If one or both parents have a business, then there can be significant tax savings if it is organized as a family business, which includes other members of the family as shareholders or as limited partners. The family business would have to be organized as a partnership, limited liability company, or as an S or C corporation. However, a family can form a number of different business entities to maximize tax savings, although this would have to be weighed against their cost of the operation and the administration of the entities. Family members can also help to start a business by pooling their resources. Furthermore, a family business can also be an effective estate planning tool. However, a family business must be a real business — it cannot simply be a means to transfer wealth to descendents. This generally means that it must be an active business, so a family business that holds only investments, would not qualify.
There are several major tax advantages to a family business. Families can hire their minor children and pay deductible wages. Neither the business nor the minor children have to pay either Social Security and Medicare (FICA) taxes or federal (FUTA) and state unemployment taxes if the child is under 18. [IRC §3121(B)(3)] The child would not have to pay any taxes for wages up to the standard deduction for the child. However, the rate of pay would have to be in the neighborhood of what a business would pay a stranger, although the compensation could be somewhat higher since compensation does vary considerably for the same job. A traditional IRA can also be set up for the child, allowing an additional $5,000 of income that can be tax-deferred, although a Roth IRA would be more advantageous for a minor, since the tax savings would be insignificant.
So if a parent in the 25% tax bracket pays his child $10,000 in wages to work for his business, then the $10,000 can be deducted from the business income, saving $2,500 in ordinary income taxes plus about $1,400 in self-employment taxes that the parent would have to pay if it were part of his income.
Children can also be given stock in the family business. They do not have to work in the business nor do they have to pay for the stock themselves. However, if the children do not work in the business, then their income will be subject to the kiddie tax.
Families can also put their older parents on the payroll if they are retired, but it only makes sense if the parents are in a lower tax bracket, need the income, and if it does increase taxes on their social security benefits.
Since 2007, the IRS has allowed a form of business entity where spouses can work as co-proprietors — each must participate in the business and file a Schedule C reporting their share of their income, and there can be no employees, including their children. Both spouses will also have to pay self-employment tax. But a co-proprietorship is easier to manage and to administer than a partnership.
Sometimes, it is advantageous to have a spouse volunteer to work in a business, working without pay, which can save a considerable amount of taxes if the owner spouse has an income greater than the Social Security contribution and benefit base, which for 2012 is $110,100. For instance, suppose the working spouse earns $200,000 a year from her business and she decides to pay her spouse $50,000 per year to work in the business. In such a case, the family unit would have to pay 15.3% in employment taxes on the income to the other spouse, but if the spouse simply volunteered to work in the business, then the $50,000 would only to be subject to the 2.9% Medicare tax of the high-income spouse. (Actually, the percentage would be a little less than this, since a self-employed person only has to pay self-employment tax on 92.35% of her income, yielding an effective tax rate of 0.029 x .9235 = 0.0268 = 2.68%. Tax law also permits a deduction of the amount of the self-employment tax owed, lowering the percentage even further, but the actual percentage will vary depending on the taxpayer's tax bracket. See Self-Employment Tax for more details.)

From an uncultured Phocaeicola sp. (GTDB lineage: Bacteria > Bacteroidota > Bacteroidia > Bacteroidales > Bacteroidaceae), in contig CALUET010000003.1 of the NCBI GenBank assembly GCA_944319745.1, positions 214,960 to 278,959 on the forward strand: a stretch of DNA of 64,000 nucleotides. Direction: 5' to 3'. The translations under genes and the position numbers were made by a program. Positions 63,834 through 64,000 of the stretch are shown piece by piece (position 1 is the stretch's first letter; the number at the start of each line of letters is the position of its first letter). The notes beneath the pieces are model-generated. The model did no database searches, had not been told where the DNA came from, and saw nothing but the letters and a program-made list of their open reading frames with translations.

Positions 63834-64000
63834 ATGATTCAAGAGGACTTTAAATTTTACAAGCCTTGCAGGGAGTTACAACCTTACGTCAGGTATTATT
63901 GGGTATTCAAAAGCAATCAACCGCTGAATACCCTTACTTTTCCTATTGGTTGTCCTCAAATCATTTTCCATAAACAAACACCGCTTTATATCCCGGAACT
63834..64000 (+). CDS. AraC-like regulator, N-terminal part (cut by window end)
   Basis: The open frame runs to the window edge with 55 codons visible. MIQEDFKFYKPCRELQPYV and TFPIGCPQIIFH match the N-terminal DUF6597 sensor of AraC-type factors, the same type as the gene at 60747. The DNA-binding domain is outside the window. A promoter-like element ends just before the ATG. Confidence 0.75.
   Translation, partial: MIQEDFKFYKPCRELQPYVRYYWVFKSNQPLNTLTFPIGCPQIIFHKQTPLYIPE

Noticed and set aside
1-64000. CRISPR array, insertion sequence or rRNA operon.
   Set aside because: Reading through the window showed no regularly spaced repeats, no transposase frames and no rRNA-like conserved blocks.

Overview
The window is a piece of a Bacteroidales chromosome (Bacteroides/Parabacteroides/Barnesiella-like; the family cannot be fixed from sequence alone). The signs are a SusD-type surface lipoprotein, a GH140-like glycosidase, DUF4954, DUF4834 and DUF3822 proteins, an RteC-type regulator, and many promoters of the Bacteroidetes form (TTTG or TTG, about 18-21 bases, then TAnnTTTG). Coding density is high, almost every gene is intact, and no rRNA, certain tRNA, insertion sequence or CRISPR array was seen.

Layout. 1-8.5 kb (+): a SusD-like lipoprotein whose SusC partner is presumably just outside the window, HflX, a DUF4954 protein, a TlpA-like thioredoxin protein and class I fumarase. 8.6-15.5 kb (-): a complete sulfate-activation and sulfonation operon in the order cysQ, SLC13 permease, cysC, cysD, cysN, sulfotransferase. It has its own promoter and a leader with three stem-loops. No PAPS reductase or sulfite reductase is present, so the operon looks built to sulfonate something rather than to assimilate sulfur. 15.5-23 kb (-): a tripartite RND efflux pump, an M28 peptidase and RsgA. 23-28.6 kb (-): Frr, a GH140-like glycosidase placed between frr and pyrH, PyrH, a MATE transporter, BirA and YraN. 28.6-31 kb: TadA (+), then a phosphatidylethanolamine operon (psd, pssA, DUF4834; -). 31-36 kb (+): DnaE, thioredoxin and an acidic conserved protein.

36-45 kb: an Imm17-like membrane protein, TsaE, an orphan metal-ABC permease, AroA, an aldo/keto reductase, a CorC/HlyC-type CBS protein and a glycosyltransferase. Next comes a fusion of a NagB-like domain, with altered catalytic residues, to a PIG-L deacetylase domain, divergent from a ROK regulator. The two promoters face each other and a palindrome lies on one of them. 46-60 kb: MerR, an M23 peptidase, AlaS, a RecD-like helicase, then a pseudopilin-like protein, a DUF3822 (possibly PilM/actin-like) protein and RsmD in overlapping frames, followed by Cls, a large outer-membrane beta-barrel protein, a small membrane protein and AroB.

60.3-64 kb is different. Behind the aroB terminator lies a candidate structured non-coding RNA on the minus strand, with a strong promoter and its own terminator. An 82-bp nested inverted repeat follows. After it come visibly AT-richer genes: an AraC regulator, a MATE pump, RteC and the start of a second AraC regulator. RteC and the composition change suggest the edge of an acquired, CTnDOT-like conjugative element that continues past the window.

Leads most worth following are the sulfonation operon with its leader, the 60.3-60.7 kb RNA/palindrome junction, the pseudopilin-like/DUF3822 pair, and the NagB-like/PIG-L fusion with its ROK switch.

Family Limited Partnerships
A family business can be organized as a partnership, limited liability company, an S corporation, or as a C corporation. Although a C corporation has the largest tax benefits, any dividend income will be subject to double taxation. Moreover, S and C corporations are more complicated business entities and additional taxes, such as the state corporate franchise tax, would also have to be paid. A limited liability company with 2 or more members is taxed as a partnership, and while general partnerships are easy to organize, they can have complex tax consequences.
For income tax purposes, a family member can only be a partner if she owns a capital interest in the partnership in which capital is a material income producing factor; otherwise, the IRS may disregard the partnership as an assignment of income to the family member. If the parents do all the work, then they will be taxed on the entire income. The distributive share of income must be proportional to the capital interest of the partner and the partner must have proportional voting rights in the partnership. IRC §704(e)
One of the most common ways of organizing a family business is as a family limited partnership (FLP), which is taxed like a limited partnership but in which the children do not have to contribute capital or even work in the business. The spouses act as general partners and the children are limited partners. As limited partners, the children have no say in the business. The benefit of the limited partnership is that the parents can transfer shares of the partnership to the children tax-free if the value of the shares is less than the annual gift tax exclusion limit, which is $13,000 for 2012. A married couple can double that amount for each child.